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Ricardo Scotland, a 38-year-old single father from Barbados, went before Justice Edward Morgan and was released on a writ of habeas corpus – a declaration that his detention was unlawful.

Glenn Lowson/The Globe and Mail

The Immigration and Refugee Board (IRB) will conduct what it calls an independent audit of the long-term detention of non-citizens, after two court rulings in the past three weeks found detainees may be denied basic fairness.

The audit, to be completed this fall on a sample of cases from closed files, comes after Ontario Superior Court Justice Edward Morgan likened a refugee claimant's treatment at the hands of adjudicators to that of Joseph K in Franz Kafka's novel The Trial. The claimant was detained off and on for 17 months in a maximum-security provincial jail, even though he had done nothing wrong, the judge said in a ruling on Monday.

The IRB oversees the detention-review system, conducted by members of its Immigration Division – civil servants paid between $89,112 and $101,892, very few of whom are lawyers. More than 6,200 refugee claimants and permanent residents have been detained in fiscal year 2016-17, of whom more than 400 have been inside for more than 90 days. Reasons include being a danger to the public, of uncertain identity or a flight risk.

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One of those, Ricardo Scotland, a 38-year-old single father from Barbados, went before Justice Morgan and was released on a writ of habeas corpus – a declaration that his detention was unlawful. He had been held as a flight risk and had been convicted of no crimes. At his last detention review before he asked Justice Morgan for his freedom, the Canadian government told the Immigration Division that it supported his release. But the adjudicator still refused to grant it.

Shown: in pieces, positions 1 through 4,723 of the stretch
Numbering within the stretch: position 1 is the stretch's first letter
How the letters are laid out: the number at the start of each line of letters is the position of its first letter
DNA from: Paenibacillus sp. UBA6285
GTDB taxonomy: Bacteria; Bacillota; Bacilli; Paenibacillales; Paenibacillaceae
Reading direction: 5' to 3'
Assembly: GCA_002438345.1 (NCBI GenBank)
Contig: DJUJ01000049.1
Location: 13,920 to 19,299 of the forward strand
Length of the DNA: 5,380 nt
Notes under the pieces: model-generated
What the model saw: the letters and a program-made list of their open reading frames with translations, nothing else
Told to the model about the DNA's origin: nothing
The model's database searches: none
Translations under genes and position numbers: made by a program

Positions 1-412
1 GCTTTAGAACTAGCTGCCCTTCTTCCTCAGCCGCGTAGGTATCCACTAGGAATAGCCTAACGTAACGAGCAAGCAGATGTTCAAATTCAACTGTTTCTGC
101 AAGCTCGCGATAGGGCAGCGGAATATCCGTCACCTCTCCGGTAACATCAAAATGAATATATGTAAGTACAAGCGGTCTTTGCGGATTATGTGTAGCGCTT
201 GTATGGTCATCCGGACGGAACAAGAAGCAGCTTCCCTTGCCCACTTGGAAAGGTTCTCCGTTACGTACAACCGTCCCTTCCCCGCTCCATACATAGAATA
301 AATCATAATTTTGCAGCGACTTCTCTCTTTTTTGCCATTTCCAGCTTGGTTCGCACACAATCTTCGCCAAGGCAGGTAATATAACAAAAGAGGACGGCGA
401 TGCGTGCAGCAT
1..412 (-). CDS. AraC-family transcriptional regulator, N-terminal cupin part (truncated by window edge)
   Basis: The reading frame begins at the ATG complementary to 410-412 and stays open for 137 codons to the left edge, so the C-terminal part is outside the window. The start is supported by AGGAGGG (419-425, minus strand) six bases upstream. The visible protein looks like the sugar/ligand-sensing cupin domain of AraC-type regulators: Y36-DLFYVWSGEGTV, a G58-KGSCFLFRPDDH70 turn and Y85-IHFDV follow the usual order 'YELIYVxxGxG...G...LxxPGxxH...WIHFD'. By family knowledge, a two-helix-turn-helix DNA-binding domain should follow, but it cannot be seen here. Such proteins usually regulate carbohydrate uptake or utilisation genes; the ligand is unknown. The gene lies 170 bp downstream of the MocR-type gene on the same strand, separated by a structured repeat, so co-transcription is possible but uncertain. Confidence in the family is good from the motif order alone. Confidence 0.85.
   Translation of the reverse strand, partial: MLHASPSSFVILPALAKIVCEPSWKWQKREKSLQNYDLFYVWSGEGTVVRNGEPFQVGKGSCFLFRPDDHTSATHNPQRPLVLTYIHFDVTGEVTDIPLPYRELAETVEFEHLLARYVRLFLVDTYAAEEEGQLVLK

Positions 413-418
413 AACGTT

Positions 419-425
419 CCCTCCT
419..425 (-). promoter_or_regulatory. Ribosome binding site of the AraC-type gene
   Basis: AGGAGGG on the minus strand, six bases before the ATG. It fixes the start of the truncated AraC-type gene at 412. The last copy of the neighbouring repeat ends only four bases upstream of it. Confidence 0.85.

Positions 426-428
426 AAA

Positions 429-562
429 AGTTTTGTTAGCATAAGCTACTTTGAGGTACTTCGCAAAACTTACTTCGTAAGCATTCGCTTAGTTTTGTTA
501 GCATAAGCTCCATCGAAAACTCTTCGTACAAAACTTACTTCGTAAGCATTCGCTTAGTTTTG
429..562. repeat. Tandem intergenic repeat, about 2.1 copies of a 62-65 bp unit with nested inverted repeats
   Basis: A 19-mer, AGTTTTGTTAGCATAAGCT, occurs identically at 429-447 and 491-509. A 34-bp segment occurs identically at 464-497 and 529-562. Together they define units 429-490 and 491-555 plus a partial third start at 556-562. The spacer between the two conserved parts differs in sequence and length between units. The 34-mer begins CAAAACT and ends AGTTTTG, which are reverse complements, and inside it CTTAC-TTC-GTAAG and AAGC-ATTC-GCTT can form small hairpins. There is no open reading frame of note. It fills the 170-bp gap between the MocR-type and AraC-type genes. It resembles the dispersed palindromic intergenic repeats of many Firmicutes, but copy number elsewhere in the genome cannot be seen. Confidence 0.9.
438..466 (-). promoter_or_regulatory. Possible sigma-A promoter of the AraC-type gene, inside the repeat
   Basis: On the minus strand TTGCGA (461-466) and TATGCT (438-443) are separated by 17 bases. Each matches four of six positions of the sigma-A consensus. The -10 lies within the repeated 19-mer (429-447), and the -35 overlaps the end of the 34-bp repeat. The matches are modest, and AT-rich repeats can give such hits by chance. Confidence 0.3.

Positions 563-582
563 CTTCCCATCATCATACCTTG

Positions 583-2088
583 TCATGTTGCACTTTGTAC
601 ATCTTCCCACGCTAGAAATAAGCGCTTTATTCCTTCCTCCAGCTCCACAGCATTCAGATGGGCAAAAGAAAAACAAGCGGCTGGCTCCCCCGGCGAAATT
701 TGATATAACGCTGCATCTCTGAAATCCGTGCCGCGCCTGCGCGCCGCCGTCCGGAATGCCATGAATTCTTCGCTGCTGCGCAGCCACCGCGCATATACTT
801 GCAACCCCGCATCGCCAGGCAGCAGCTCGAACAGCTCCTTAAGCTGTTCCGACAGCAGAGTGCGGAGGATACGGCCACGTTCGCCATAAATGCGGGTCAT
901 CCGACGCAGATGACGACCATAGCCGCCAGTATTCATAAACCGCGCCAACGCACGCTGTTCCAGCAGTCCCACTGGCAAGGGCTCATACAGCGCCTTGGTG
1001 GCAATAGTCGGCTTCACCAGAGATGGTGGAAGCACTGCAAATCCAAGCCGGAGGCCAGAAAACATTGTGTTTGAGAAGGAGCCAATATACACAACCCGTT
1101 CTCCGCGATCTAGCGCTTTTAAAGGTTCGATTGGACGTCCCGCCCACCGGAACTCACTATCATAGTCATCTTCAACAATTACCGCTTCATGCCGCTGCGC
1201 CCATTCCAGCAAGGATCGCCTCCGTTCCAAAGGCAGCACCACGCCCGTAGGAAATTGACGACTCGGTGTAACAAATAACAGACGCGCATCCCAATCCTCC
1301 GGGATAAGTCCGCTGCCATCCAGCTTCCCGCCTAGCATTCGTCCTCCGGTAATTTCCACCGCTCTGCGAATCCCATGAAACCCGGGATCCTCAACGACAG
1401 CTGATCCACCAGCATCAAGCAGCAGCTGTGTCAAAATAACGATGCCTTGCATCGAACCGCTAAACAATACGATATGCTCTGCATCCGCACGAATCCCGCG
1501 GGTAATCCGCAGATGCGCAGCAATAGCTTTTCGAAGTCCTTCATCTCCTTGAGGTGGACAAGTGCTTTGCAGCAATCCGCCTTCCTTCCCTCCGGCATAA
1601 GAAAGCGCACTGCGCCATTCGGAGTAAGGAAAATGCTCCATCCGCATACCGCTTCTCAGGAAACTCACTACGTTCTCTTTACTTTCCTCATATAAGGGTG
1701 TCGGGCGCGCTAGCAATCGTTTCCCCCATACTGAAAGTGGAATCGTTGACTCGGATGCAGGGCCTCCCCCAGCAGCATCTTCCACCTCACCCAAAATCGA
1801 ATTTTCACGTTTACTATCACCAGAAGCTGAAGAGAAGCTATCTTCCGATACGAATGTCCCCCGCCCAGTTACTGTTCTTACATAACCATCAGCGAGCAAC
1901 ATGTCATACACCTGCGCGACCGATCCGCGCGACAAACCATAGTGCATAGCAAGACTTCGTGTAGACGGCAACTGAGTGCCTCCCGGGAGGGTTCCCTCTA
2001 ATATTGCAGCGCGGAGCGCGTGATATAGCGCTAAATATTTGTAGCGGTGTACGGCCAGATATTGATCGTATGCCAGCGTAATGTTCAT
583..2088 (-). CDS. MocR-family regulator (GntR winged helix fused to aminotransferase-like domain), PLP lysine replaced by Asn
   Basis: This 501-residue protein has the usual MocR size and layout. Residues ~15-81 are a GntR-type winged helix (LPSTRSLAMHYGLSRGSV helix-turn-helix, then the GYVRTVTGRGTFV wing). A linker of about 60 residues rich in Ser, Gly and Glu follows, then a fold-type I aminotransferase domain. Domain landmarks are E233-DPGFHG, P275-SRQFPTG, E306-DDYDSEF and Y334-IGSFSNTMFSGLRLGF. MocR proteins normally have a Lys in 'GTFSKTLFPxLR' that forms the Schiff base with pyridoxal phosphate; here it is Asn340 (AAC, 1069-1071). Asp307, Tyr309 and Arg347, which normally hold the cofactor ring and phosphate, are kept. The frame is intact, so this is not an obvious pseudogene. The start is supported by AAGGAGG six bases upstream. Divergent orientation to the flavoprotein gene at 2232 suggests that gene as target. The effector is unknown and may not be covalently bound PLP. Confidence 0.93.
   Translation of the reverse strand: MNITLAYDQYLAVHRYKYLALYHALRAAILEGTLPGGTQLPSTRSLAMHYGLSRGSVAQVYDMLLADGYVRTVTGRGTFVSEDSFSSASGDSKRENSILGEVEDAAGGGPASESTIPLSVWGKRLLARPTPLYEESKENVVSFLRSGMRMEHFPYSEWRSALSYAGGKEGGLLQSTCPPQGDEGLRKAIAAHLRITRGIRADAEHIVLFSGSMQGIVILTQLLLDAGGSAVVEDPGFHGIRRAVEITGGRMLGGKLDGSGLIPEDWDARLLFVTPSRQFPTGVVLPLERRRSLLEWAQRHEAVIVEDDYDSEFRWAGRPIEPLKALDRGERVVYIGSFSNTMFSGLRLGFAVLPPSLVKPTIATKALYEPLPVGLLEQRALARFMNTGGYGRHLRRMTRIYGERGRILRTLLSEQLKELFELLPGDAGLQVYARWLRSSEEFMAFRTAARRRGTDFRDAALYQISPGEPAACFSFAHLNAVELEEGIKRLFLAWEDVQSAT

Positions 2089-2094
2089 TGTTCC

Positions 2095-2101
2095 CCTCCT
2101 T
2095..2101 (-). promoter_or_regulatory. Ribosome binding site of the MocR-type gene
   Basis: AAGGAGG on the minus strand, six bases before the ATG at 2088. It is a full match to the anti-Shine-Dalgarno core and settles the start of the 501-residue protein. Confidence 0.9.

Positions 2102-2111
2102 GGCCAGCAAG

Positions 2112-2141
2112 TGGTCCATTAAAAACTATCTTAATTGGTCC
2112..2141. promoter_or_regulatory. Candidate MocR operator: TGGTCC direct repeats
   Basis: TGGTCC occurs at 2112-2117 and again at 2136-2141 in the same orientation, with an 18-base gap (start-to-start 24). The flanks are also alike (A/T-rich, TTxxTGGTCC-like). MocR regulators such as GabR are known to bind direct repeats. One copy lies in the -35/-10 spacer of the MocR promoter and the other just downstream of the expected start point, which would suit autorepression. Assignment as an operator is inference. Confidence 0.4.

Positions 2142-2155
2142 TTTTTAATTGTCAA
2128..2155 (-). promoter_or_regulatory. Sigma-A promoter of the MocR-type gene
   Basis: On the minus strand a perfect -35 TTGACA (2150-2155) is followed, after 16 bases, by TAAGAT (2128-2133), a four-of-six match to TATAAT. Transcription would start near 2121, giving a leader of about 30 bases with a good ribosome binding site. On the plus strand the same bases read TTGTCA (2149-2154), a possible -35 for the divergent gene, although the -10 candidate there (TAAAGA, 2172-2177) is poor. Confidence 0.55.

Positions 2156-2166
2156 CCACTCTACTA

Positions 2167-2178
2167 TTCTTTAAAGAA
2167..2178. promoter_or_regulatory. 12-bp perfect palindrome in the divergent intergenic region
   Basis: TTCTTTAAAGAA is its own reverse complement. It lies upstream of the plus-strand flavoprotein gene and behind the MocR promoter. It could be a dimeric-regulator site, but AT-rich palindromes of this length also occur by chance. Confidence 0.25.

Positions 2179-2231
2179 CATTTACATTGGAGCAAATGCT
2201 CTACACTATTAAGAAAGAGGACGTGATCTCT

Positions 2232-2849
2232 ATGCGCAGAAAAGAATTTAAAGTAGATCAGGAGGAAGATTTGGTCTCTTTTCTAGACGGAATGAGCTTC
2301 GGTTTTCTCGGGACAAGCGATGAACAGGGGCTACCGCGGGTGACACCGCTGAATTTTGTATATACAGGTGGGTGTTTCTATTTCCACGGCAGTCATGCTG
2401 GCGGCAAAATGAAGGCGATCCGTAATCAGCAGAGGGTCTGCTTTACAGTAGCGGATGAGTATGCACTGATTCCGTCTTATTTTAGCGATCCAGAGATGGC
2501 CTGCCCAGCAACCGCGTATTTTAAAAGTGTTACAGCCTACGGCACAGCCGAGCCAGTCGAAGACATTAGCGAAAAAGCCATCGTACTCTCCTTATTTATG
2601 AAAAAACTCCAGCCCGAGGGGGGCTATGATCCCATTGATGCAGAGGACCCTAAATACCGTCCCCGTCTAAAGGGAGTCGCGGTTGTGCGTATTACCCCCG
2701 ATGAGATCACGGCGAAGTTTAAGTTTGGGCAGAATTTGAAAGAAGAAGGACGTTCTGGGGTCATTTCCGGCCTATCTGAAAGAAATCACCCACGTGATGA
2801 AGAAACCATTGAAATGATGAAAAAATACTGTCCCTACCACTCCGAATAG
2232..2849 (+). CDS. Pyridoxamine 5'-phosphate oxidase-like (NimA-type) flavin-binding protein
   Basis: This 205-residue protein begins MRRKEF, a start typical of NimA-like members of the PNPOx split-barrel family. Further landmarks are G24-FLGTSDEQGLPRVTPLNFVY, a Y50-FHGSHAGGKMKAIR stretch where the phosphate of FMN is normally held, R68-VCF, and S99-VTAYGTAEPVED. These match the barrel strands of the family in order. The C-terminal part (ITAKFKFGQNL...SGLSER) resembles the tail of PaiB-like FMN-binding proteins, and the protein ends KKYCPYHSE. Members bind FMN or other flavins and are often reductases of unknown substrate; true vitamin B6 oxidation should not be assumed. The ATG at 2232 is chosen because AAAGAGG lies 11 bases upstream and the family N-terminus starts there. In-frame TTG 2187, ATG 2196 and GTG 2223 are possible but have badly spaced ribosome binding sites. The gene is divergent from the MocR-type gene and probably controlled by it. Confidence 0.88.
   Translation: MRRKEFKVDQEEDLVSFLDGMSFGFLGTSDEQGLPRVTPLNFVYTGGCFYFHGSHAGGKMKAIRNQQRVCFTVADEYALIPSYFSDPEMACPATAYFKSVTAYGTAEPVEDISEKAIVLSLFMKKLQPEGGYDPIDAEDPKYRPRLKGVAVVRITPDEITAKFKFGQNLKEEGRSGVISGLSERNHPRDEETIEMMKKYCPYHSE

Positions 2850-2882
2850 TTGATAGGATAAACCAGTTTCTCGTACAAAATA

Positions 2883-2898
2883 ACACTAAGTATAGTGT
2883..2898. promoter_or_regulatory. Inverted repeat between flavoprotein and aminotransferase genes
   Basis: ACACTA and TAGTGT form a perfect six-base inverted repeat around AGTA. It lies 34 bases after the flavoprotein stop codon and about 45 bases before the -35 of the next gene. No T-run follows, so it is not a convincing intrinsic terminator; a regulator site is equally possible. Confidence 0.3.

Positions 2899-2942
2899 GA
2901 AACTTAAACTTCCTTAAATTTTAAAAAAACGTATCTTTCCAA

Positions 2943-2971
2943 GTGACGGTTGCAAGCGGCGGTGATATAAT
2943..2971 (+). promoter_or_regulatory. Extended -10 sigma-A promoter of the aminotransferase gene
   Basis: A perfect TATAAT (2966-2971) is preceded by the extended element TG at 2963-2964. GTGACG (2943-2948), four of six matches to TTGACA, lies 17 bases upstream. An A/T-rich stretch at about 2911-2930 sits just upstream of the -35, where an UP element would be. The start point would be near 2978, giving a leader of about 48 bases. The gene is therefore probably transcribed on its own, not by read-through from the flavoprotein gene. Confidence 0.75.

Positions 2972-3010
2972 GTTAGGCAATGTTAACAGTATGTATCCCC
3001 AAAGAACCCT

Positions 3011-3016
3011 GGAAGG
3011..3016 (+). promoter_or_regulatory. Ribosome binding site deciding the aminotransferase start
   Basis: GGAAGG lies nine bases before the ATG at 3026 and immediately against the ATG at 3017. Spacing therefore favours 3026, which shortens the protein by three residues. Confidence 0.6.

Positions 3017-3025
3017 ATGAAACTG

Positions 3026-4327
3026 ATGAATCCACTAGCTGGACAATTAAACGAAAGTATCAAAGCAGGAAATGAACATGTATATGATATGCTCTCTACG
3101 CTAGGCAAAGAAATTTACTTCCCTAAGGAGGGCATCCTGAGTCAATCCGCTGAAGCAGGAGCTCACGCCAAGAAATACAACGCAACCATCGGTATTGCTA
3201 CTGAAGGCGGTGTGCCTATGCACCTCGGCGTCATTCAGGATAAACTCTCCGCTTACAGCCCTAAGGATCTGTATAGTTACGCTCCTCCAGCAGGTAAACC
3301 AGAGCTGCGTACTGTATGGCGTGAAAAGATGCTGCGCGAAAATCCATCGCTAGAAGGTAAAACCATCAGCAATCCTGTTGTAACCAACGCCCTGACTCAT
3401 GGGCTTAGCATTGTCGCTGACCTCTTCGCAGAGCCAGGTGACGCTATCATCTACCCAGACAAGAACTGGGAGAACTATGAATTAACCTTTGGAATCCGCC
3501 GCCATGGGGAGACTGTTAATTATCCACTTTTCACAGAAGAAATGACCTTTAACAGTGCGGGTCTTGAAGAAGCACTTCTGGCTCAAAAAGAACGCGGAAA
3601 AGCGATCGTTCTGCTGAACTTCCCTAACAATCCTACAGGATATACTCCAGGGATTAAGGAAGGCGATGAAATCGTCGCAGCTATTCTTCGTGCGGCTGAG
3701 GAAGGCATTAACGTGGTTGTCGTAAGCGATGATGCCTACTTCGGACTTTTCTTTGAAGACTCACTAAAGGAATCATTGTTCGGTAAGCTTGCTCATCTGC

Subodh Bharati, a lawyer who represented Mr. Scotland, said he welcomed the audit, but questioned how independent it would be. He said that, at a minimum, Immigration Division members need basic legal training on the principles of fundamental justice and the importance of procedural fairness.

"As Mr. Scotland's case has clarified, there are fundamental problems that will require substantive change," he said in an e-mail. "I hope that this audit is a starting point of more thorough overhaul which includes consultations with detainees and immigration lawyers."

Audrey Macklin, a University of Toronto law professor, called the audit a positive and long overdue step by the IRB to initiate internal reform, after external pressure. "These [pressures] have variously exposed detention decisions as procedurally unfair, arbitrary, incompetent, unnecessary, and indifferent toward the value of liberty, the best interests of children and the needs of people with mental-health problems," she said.

She said the audit should examine the qualifications, background and competence of Immigration Division adjudicators, "especially in relation to their capacity to understand, interpret and apply the relevant law." It should also examine whether the adjudicators "genuinely apply the rule that the burden is on the state to justify ongoing detention, not on detainees to justify release."

The announcement of the audit also follows a July 25 ruling by the Federal Court in Ottawa, in response to a constitutional challenge to the detention-review system brought by a Jamaican immigrant who had been in Canada since he was 8. As an adult, he amassed multiple criminal convictions and was detained for five years while Jamaica confirmed his nationality.

The Federal Court said the laws as written are not inherently flawed, but there may be shortcomings in how the Immigration Division applies them.

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Justice Simon Fothergill set out several "minimum requirements" for the system, such as that the burden of showing why someone should be detained is always on the government, and that the adjudicator must always consider alternatives to detention. Also, the total time in detention should be "reasonable in all of the circumstances."

The IRB said in a news release on Wednesday that "while recognizing that Immigration Division members make thousands of well-reasoned decisions each year, often in challenging circumstances, the gravity of these decisions – determining for example whether or not an individual will continue to be deprived of their liberty – requires the IRB to be proactive in identifying and pursuing opportunities for improvement."

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